Age doesn’t matter… if you’re a wandering albatross

A new study of the wandering albatrosses breeding on the sub-antarctic island of Bird Island (off South Georgia) reveals that age doesn't matter when foraging. The research, published in the journal PLOS ONE last month, shows that even when the birds reach old age, any reduction in muscle function and visual acuity didn't appear to affect their foraging behaviour.

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A new ice age between Greenland and the USA

One of the last active remains of the Cold War era is Thule Air Base, owned by the US Air Force. It is clear that the use of a foreign territory as a military base has aspects for the host country in terms of both security policy as well as in economy. But now, the newly elected premier of Greenland, Kim Kielsen, has used his first official visit in Copenhagen to gain support for a special concern: The effort to get Washington to pay for the use of Thule Air Base

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Antarctic marine microbes airdropped to study ocean acidification

A special kind of air-drop was delivered to Australia’s Antarctic Davis station last month. Antarctic helicopter pilot Bryan Patterson used his aerial fire-fighting skills in the name of science, when he sling loaded 7000 litres of sea water into a holding tank for marine microbe experiments at Davis station. Mr Patterson used a Bambi Bucket, normally used to fight fires during the Australian bushfire season, to fill the holding tank, situated above the experimental facility. The water was then gravity fed to the laboratory – located in a shipping container on the Davis shoreline.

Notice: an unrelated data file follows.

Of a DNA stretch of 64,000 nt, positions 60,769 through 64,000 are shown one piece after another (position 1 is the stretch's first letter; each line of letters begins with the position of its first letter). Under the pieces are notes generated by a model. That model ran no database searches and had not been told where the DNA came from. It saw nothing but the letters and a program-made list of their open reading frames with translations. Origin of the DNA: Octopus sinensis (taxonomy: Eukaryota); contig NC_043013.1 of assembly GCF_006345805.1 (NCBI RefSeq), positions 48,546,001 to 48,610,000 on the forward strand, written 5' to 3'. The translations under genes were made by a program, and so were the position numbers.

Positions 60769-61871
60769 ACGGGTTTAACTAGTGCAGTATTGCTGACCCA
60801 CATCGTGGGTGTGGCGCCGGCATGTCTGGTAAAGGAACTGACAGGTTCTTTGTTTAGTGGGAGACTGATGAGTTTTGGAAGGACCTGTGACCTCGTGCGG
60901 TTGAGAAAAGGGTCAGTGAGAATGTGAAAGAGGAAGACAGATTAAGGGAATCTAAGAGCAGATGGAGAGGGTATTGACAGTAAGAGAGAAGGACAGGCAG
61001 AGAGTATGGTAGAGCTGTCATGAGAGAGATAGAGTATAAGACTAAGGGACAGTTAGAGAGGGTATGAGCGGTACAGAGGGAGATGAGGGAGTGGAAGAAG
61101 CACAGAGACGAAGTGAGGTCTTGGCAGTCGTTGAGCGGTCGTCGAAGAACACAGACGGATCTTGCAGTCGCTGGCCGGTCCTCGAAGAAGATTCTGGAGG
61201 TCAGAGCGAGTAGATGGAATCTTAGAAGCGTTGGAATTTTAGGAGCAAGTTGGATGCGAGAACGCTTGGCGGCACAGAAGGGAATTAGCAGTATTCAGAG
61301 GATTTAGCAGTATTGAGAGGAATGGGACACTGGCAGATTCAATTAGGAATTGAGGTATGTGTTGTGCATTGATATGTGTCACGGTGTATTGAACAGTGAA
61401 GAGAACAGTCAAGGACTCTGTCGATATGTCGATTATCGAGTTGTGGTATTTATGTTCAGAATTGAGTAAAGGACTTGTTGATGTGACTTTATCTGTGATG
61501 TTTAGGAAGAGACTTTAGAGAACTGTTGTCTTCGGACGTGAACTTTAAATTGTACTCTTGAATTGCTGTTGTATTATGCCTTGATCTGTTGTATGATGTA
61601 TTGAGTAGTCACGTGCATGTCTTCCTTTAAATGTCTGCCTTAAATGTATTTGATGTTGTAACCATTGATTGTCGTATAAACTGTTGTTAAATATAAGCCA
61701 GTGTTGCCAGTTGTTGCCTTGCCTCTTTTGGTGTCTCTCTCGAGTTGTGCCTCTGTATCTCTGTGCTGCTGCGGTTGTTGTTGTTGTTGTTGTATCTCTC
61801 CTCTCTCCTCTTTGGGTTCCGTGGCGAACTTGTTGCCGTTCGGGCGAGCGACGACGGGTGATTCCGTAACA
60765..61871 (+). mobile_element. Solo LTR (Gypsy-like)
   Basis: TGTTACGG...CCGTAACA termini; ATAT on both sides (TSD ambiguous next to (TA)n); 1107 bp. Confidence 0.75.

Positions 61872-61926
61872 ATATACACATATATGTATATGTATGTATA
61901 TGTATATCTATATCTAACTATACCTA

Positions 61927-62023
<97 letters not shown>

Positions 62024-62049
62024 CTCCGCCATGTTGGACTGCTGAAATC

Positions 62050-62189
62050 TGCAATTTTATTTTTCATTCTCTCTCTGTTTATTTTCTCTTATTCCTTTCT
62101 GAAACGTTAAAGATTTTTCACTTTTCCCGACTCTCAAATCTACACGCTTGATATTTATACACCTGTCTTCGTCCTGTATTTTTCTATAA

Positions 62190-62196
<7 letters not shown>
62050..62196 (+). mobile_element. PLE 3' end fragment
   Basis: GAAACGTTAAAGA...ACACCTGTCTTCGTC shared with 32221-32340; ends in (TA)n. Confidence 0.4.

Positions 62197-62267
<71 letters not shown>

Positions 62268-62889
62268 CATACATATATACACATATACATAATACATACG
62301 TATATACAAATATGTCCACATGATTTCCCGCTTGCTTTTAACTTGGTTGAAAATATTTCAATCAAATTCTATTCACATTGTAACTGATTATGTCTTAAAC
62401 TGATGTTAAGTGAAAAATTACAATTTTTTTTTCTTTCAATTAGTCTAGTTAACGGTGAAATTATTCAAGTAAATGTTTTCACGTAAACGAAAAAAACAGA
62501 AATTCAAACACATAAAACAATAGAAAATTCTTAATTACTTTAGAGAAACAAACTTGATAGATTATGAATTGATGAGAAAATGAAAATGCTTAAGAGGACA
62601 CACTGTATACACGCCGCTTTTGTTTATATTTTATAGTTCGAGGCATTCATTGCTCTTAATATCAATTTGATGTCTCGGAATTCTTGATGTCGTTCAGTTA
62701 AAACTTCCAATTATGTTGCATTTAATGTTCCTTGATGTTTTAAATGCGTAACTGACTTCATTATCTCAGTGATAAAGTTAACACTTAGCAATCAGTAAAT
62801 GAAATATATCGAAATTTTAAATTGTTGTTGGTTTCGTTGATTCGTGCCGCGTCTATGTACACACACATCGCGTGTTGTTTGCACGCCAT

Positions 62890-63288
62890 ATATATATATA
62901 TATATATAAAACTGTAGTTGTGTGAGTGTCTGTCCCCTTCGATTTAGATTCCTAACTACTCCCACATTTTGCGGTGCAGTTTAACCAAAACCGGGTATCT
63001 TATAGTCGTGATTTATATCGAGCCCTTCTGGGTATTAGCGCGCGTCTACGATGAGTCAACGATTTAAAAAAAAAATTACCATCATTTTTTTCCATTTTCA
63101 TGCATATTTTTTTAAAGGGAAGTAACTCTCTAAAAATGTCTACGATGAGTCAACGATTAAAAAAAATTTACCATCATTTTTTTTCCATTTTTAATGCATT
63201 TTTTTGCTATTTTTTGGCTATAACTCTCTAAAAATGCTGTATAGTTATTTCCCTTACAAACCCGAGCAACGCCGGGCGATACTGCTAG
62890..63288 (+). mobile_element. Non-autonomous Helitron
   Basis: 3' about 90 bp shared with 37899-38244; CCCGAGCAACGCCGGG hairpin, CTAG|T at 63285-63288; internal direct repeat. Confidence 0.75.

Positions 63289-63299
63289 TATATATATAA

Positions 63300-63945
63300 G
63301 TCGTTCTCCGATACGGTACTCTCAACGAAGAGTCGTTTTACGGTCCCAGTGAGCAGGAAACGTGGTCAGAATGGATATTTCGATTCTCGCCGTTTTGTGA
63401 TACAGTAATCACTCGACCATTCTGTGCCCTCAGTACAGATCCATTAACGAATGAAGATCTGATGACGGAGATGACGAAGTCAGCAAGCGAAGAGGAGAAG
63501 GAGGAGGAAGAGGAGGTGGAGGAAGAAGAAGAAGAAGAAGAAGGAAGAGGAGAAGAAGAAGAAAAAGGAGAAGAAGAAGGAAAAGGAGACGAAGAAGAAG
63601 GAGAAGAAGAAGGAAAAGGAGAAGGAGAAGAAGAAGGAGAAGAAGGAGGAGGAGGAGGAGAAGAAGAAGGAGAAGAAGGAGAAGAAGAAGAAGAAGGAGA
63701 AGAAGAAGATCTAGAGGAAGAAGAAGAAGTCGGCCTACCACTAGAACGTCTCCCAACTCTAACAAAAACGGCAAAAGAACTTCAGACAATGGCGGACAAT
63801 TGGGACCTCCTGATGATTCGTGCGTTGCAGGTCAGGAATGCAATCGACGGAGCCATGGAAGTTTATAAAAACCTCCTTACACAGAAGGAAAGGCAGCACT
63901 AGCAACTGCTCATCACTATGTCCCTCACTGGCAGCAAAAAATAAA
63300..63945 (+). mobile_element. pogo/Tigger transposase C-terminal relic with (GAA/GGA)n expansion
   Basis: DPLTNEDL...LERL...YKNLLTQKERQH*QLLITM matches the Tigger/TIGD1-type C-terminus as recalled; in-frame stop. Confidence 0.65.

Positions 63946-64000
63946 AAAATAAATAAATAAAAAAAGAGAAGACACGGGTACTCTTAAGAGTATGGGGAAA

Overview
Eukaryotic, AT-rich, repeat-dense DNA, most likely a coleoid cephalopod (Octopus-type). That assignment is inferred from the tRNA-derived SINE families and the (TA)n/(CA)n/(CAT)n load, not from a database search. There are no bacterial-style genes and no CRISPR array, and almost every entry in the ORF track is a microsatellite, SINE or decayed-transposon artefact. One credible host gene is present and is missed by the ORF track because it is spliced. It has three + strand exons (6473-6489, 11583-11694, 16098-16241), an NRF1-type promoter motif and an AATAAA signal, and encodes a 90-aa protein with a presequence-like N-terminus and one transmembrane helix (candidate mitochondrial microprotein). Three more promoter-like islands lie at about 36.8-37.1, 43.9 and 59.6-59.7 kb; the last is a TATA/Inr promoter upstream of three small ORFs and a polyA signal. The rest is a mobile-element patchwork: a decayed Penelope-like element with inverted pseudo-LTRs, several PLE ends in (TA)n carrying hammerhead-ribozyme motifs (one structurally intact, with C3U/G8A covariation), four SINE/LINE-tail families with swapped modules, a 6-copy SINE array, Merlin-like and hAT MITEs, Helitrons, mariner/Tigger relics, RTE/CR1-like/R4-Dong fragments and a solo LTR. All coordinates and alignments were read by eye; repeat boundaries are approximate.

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Household pollutants detected around Antarctic stations

Australian Antarctic stations are rethinking their operational practices after the discovery that common household pollutants are dispersing from one of their bases, Casey station, into the local Antarctic environment. The research published in Environmental Science and Technology and led by Dr Susan Bengtson Nash from Griffith University’s Southern Ocean Persistent Pollutants Program, records the first evidence of the dispersal of these pollutants from local sources – such as furnishings and electronic equipment – in the Australian Antarctic Territory.

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Antarctic ice cores tell 1000-year Australian drought story

The Antarctic ice sheet is the largest accumulation of fresh water in the world. Due to its age it hold substantial and vital information about Earths' climate history, entrapped in little air bubbles in the ice. In a new project, scientists have used a 1000 year Antarctic ice core record to shed light on eastern Australia's long-term drought patterns, with important benefits for water infrastructure planning.

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Winters in Siberian permafrost regions have warmed since millennia